I’ve always had an interest in the technological arms race of the Cold War, which fits right alongside my interest in infrastructure. And, as with every other aspect of technological arms race, the nuclear technology race was ridiculous; where it differs is in the degree. Cyborg cat to spy on the other side? Ridiculous. Space race? Very cool, some actually good civilian uses, conceptually ridiculous if you didn’t grow up knowing it’s possible to put stuff in orbit.
Deliberately creating tons upon tons of one of the most toxic substances known to mankind, and in the process creating other incredibly toxic substances in amounts that render massive areas uninhabitable for tens of thousands of years? That’s not just ridiculous, that is obscene.
Plutopia focuses on that—the two cities, Richland, Washington, and Ozersk, Chelyabinsk Oblast, that were built around the production of plutonium. And boy howdy, does nobody look good in this story; the similarities in mistakes made would be comic, if it wasn’t a tragedy that’s going to be screwing over our great^100-grandchildren. In addition to just about everyone involved from the time the cities were founded onward.
Two anecdotes stand out in my mind. First, in what reminds me of the Uber business model, a fun fact: the third-worst radiological disaster in human history officially listed zero casualties from the cleanup. Pause for effect. Because the USSR only tracked the health outcomes of paid employees working on the cleanup, which effectively meant they were only worrying about the people managing the people doing the cleanup work. Hey, careful handing out those orders, pal, you don’t want to get any of the radioactive waste on yourself!1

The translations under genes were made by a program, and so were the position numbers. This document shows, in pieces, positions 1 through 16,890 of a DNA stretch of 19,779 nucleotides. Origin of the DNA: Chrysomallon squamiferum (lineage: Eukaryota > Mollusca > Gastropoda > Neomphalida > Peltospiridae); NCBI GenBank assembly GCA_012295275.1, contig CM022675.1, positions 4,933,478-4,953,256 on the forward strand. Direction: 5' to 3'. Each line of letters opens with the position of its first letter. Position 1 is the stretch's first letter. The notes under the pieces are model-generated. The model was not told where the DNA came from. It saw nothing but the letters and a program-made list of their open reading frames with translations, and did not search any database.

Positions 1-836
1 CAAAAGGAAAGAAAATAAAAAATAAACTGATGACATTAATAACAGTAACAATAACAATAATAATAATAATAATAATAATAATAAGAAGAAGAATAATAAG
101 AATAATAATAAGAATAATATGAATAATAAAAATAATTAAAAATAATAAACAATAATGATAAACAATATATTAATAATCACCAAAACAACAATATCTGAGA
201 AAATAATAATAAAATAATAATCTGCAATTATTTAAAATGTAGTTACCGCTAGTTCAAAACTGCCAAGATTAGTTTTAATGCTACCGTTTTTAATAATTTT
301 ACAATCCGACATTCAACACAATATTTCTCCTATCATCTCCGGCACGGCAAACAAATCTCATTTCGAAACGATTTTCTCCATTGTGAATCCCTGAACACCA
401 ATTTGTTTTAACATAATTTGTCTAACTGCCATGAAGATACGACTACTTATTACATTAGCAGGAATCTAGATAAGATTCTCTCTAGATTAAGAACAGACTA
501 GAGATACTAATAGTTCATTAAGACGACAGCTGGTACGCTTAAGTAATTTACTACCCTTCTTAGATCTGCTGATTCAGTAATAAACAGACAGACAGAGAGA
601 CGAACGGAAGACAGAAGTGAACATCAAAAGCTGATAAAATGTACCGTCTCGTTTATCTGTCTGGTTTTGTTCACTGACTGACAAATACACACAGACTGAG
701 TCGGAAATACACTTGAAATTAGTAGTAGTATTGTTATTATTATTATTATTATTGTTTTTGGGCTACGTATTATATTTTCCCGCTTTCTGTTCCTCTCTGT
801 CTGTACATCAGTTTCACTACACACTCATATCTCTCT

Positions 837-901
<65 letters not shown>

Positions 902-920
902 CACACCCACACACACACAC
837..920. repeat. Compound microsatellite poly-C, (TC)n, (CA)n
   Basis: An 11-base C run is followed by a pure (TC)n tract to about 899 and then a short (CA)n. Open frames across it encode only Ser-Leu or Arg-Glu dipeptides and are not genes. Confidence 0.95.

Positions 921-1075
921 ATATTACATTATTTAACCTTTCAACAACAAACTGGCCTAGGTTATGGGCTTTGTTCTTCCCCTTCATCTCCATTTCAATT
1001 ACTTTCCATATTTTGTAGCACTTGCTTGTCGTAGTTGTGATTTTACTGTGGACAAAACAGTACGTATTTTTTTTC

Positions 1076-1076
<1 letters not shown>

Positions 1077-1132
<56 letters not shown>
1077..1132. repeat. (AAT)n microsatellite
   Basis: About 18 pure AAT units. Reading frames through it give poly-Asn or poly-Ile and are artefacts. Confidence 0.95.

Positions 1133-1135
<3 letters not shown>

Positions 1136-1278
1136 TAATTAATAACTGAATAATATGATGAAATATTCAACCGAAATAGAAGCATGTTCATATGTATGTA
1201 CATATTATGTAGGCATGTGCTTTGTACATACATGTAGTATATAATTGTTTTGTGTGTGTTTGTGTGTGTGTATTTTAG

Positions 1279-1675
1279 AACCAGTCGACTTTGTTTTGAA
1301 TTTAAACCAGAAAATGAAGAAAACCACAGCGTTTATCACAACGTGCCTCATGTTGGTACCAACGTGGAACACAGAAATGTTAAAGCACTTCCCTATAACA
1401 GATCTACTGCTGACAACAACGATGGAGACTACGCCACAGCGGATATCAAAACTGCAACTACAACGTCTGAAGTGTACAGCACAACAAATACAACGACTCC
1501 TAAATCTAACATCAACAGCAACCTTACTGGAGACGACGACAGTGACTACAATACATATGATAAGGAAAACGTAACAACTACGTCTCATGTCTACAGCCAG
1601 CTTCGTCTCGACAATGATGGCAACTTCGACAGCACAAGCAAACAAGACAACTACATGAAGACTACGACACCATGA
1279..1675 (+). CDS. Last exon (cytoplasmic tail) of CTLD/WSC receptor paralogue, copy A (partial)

Second one, which immediately feels like fodder for HBO to do a second season of Chernobyl:
A week after the explosion, radiologists followed the cloud to the downwind villages, where they found people living normally, children playing barefoot. They measured the ground, farm tools, animals, and people. The levels of radioactivity were astonishingly high. S. F. Osotin, a monitor, remembered that a colleague went up to the children and held up his Geiger counter. He said, “I can tell with this instrument exactly how much porridge you had for breakfast.” The children happily stuck out their bellies, which ticked at forty to fifty microroentgens a second. The technicians stepped back, shocked. The kids had become radioactive sources.
Overall, this book fascinated me. And horrified me! But I grew up downstream of Hanford, and this is apparently just the world we live in now, so what else can you do? Better to be informed, I suppose. Check it out.2
- Don’t get all patriotic about this, my fellow Americans—the Hanford site did the same thing in their statistics, as well as a repeated trend of calling anything other than “died of their skin melting off” or “died of a thyroid full of radiation” a death not caused by radiation. Grew up drinking from the aquifer that the high level waste pond was seeping into, got cancer of the everything at 20? Unrelated, we assure you. ↩
- This is a Bookshop affiliate link – if you buy it from here, I get a little bit of commission. It won’t hurt my feelings if you buy it elsewhere; honestly, I’d rather you check it out from your local library, or go to a local book store. I use Bookshop affiliate links instead of Amazon because they distribute a significant chunk of their profits to small, local book stores. ↩